Variations in surface-water quantity and quality as a result of the 1993 summer flood in the Devils Lake basin, North Dakota
Water-Resources Investigations Report 96-4028
- Tara Williams-Sether , Robert M. Lent , and Gregg J. Wiche
Greater-than-normal precipitation during the summer of 1993 affected the hydrologic response and surface-water quality in the Devils Lake Basin. Large areas in the basin were flooded as a result of the precipitation, and water from these areas drained slowly through the chain of lakes into Devils Lake. This report summarizes the results of surface-water quantity and quality monitoring designed to document the effects of flooding in the Devils Lake Basin. Specific objectives are (1) to document the quantity and quality of streamflow in the Devils Lake Basin immediately before, during, and after the 1993 flood and (2) to document the hydrologic and chemical changes in the upstream chain of lakes and in Devils Lake during April through October 1993.
Precipitation during June through August ranged from about 17 inches in the Mauvais Coulee subbasin to about 21.4 inches in the Edmore Coulee subbasin. Streamflow measured for Edmore Coulee Tributary indicated that 12.2 inches of runoff occurred during April through October 1993. This is one of the greatest runoffs in North Dakota for which records are available.
During April through September, the cumulative volume of inflow to the chain of lakes was about 8 percent of the cumulative volume of rainfall and the measured cumulative volume of outflow from the chain of lakes was about 7 percent of the cumulative volume of rainfall. The cumulative volume of water stored in the chain of lakes increased from 6,350 acre-feet in April to 82,300 acre-feet in August and then decreased to 24,400 acre-feet in October. Devils Lake rose from 1,423.0 feet above sea level on June 10 to 1,427.0 feet above sea level on September 28, largely in response to direct precipitation on the lake.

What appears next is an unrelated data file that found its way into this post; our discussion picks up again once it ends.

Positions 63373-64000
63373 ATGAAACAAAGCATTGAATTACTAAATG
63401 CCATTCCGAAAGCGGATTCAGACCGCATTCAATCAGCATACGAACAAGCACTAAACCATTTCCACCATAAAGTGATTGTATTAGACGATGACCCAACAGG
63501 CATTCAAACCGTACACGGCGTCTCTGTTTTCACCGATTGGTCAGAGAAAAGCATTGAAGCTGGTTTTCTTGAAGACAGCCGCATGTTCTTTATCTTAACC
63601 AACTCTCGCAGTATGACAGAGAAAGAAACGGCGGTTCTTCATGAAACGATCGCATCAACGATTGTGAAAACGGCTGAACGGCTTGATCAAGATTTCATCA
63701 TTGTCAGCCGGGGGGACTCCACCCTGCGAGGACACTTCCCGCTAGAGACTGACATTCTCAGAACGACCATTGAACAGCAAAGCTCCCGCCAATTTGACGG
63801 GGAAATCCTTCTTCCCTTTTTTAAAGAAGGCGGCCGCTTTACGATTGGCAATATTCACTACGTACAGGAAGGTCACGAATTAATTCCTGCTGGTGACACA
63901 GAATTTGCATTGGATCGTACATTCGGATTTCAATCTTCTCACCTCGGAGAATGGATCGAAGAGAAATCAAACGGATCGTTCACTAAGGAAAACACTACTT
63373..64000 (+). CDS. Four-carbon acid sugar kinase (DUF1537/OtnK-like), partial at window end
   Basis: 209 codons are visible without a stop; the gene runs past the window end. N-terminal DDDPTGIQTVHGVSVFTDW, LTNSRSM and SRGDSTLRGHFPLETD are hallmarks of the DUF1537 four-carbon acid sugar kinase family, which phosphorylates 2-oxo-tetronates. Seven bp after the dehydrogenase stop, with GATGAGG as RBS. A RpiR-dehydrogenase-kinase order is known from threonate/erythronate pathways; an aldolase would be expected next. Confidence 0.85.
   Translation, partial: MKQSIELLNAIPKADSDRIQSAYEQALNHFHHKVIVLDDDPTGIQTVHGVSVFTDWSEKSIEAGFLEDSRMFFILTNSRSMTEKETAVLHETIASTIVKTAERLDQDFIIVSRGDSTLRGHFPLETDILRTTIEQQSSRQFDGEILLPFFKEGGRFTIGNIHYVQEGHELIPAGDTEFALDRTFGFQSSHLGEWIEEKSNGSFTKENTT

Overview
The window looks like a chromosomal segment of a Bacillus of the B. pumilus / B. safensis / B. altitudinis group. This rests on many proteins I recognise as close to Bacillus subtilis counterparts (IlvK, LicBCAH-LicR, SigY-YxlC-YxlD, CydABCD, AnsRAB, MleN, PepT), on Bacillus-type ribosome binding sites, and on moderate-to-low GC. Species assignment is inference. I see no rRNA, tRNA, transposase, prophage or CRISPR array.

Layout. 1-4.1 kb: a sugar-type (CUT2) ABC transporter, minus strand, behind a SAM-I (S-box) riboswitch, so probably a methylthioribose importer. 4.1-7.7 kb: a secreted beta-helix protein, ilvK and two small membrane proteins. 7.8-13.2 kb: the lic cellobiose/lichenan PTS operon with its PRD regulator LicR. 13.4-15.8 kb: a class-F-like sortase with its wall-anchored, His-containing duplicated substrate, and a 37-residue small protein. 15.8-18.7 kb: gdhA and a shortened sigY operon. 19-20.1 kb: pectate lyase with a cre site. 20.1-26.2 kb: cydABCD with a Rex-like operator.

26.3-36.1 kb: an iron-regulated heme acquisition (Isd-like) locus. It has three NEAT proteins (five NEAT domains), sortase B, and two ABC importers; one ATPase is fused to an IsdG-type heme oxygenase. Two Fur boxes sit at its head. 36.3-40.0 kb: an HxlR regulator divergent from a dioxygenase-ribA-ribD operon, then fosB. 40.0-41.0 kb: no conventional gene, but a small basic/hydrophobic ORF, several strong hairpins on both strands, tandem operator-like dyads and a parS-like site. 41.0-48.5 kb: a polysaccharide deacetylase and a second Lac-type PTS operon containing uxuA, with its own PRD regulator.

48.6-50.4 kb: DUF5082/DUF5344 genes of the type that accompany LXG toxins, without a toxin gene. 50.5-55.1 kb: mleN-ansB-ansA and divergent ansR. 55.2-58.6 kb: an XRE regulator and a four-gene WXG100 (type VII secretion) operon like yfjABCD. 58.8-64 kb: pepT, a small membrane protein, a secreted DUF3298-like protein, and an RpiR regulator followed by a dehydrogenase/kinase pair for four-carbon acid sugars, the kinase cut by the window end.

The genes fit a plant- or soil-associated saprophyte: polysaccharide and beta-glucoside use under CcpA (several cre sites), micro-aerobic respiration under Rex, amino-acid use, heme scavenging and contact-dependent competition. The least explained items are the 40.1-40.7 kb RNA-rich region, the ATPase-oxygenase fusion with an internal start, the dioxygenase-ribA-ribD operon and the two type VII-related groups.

Nutrient concentrations for coulees that flow into the chain of lakes generally were at a maximum during the spring and a minimum during the late summer and fall. About 37 percent of the dissolved-solids load and about 43 percent of the total ammonia plus organic nitrogen load was attributed to Edmore Coulee Tributary. Between May and October, increases in the total ammonia plus organic nitrogen mass for the chain of lakes ranged from about 39 to 133 percent. Increases in the total phosphorus mass ranged from about 43 to 157 percent.
Decreases in dissolved-solids concentrations from May to early August ranged from about 77 percent in Sixmile Bay to about 9 percent in Main Bay, Creel Bay, and East Devils Lake. Decreases in the dissolved-solids concentrations in Devils Lake and East Devils Lake may have been the result of dilution by direct precipitation. However, during the same period, dissolvedsolids concentrations increased about 6 percent in East Bay.
Between May and October, the dissolved-solids mass for Devils Lake and East Devils Lake increased 500 million kilograms. Only about 25 percent of the increase can be attributed to streamflow. The total ammonia plus organic nitrogen mass for Devils Lake and East Devils Lake increased about 38 percent between May and October, and the total phosphorus mass increased about 79 percent.
Additional publication details
- Publication type:
- Publication Subtype:
- USGS Numbered Series
- Variations in surface-water quantity and quality as a result of the 1993 summer flood in the Devils Lake basin, North Dakota
- Series title:
- Water-Resources Investigations Report
- Series number:
- Year Published:
- U.S. Geological Survey
- Contributing office(s):
- Dakota Water Science Center, North Dakota Water Science Center
- iv, 32 p.